The Ship Inn on Piel Island is at OS Grid Reference SD233637.

THEY don't serve draught Guinness in the Ship Inn on Piel Island. But I didn't find out until after I'd been marooned by the ferryman, who also happens to be the publican. He got back into his open boat and went off to look for more customers, leaving me to contemplate a pint of Murphy's (which is a fair substitute). Within minutes he was back with another boatload, grabbed from the jetty at Roa Island half a mile away across Piel Channel. We became his virtual prisoners, because the ferry then developed 'rudder trouble' and service had to be suspended for a while.

The only other way off the island is to wait four hours after high tide and walk across the sands to the Isle of Walney. Nobody bothered. After all, a tiny island with a pub, a castle and a duck sanctuary is not a bad place to be on a sunny day. And you don't even have to pay the ferryman until he takes you back. There wasn't room for my bike on the ferry, though, so I'd left it chained to the lifeboat station at Roa where the road ends. Beyond Roa was the causeway stretching back to Furness, and beyond Furness rose the Lake District fells.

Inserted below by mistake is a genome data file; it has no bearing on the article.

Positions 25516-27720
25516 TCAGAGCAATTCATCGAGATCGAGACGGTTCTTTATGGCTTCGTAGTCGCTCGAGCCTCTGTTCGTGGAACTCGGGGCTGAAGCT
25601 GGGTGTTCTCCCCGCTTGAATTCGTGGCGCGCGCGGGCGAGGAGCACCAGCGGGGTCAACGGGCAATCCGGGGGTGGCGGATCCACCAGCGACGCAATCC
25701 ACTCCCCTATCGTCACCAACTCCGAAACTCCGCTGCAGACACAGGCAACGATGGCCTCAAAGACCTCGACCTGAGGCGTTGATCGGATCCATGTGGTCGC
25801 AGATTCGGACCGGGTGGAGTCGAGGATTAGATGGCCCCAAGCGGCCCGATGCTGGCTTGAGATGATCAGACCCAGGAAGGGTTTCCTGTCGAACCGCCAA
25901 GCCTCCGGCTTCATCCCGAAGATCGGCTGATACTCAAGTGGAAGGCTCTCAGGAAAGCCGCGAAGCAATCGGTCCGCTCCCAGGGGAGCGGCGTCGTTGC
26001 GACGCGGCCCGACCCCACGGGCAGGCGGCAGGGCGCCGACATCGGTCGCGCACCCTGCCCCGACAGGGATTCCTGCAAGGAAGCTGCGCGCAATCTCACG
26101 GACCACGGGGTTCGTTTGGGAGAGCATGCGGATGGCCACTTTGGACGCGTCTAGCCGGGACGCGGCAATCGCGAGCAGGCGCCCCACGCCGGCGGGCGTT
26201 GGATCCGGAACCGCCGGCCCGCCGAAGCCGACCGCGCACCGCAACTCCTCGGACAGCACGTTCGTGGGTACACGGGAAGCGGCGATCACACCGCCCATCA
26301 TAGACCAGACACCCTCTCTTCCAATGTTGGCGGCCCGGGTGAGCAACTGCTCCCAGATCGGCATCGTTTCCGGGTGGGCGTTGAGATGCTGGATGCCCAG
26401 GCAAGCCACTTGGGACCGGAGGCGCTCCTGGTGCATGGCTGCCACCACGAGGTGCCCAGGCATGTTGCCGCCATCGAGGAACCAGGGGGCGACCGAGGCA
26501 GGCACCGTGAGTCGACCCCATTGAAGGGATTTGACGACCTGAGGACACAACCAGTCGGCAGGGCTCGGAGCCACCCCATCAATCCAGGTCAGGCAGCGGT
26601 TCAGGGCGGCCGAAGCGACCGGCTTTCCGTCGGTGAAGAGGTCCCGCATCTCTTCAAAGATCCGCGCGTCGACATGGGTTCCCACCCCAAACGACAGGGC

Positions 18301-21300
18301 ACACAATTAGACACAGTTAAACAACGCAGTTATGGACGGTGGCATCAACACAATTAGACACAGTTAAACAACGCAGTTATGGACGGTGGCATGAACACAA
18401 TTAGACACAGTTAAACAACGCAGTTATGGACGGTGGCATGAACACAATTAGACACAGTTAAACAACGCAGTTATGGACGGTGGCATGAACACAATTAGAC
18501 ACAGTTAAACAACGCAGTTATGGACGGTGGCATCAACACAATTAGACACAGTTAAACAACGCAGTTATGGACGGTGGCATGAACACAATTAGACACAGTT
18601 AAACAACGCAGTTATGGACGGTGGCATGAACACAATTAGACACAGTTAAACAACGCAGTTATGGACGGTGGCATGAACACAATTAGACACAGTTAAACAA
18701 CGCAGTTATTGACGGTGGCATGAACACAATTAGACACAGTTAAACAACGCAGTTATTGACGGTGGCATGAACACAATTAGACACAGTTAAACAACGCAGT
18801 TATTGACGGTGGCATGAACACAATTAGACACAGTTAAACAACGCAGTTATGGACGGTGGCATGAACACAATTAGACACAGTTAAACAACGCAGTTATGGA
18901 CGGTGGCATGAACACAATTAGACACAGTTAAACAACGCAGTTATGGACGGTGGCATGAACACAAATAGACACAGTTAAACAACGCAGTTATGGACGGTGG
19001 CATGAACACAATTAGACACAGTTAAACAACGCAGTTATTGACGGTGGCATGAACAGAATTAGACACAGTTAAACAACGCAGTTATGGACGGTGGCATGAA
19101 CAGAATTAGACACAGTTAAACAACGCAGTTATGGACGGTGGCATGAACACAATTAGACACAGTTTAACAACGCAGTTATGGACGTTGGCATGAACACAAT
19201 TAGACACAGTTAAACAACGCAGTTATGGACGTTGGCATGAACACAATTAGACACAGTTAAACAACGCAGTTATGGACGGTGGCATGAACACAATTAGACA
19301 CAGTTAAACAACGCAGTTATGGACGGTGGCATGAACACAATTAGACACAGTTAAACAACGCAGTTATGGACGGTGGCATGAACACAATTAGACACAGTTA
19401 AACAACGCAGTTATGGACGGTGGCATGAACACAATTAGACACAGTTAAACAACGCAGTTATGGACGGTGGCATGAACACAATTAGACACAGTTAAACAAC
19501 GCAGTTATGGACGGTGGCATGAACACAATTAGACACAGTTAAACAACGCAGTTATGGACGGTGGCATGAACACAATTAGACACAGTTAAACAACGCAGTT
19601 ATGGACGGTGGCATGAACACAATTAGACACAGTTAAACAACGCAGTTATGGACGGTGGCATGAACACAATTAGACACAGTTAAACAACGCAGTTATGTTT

I was just looking back to see if my bike was all right when the man nearby spoke. He was from Furness. 'Have a look through them binoculars,' he said, 'and see if anyone's pinching deckchairs out of my front garden.'

You get an odd feeling of detachment on Piel Island. There are no roads: the Ship Inn stands at the edge of the turf, with the ruined castle looming behind. Lambert Simnel, the Yorkist pretender, landed here in 1487 and held his first court at the castle. The title King of Piel still remains. The ferryman, who is also the publican, is also the King of Piel. Very handy. Apparently, if I were to sit in a certain chair in the pub and buy everyone there a drink, he would be obliged to rescue me if I ever came to be shipwrecked nearby. I decided to risk it and took my drink outside.

By the time I got to the castle the sun had gone in, the scarecrow in a smallholding was wearing a cagoule, and it looked like rain. I decided to catch the next ferry back. The boat chugged up to the jetty and a few people clambered aboard. Half-way back, the ferryman collected the fares. 'Seventy-five pence,' he said. I handed it over. 'Each way,' he added, smiling grimly.

(Photograph omitted)